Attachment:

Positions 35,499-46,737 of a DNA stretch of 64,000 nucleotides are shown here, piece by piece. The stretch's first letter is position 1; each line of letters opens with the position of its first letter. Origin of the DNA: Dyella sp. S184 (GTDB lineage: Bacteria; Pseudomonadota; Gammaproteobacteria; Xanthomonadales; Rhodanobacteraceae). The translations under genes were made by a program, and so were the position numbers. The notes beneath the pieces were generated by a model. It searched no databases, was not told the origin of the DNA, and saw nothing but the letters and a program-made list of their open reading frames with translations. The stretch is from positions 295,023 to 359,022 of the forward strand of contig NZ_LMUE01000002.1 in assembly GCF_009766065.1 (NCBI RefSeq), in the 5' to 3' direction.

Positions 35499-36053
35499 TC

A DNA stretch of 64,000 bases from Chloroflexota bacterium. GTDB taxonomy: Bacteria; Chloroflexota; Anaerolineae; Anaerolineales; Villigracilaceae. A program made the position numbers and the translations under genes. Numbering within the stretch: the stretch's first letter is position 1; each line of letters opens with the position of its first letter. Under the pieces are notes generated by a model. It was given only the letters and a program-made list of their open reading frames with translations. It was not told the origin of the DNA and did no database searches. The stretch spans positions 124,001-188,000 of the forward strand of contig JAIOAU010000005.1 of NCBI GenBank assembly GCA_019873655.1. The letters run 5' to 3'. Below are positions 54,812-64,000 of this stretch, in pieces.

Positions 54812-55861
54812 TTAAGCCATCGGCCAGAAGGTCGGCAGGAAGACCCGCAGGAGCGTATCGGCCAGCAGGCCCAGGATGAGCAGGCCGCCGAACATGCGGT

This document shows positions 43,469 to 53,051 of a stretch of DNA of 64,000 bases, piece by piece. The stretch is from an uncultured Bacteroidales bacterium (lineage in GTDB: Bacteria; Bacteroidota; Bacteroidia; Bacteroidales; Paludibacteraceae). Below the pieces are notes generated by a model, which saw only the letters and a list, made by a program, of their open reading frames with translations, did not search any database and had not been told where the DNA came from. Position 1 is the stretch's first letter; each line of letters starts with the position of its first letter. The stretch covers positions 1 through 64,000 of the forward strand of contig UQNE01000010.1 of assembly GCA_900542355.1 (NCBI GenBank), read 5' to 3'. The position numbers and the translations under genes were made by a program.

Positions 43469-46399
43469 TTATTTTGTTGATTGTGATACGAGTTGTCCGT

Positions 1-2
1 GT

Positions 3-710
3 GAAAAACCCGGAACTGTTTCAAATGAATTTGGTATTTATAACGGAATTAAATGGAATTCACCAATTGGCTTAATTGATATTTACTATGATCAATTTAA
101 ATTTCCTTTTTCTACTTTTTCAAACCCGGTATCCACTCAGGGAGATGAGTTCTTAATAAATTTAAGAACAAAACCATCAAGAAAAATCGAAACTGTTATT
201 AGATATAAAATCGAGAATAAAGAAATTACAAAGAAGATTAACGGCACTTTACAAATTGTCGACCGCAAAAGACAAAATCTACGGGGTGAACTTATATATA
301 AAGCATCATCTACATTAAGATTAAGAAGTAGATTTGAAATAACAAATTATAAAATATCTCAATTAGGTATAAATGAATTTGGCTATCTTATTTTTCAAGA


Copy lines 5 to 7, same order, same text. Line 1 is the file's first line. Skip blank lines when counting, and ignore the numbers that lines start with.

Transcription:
Positions 54812-55861
54812 TTAAGCCATCGGCCAGAAGGTCGGCAGGAAGACCCGCAGGAGCGTATCGGCCAGCAGGCCCAGGATGAGCAGGCCGCCGAACATGCGGT

This document shows positions 43,469 to 53,051 of a stretch of DNA of 64,000 bases, piece by piece. The stretch is from an uncultured Bacteroidales bacterium (lineage in GTDB: Bacteria; Bacteroidota; Bacteroidia; Bacteroidales; Paludibacteraceae). Below the pieces are notes generated by a model, which saw only the letters and a list, made by a program, of their open reading frames with translations, did not search any database and had not been told where the DNA came from. Position 1 is the stretch's first letter; each line of letters starts with the position of its first letter. The stretch covers positions 1 through 64,000 of the forward strand of contig UQNE01000010.1 of assembly GCA_900542355.1 (NCBI GenBank), read 5' to 3'. The position numbers and the translations under genes were made by a program.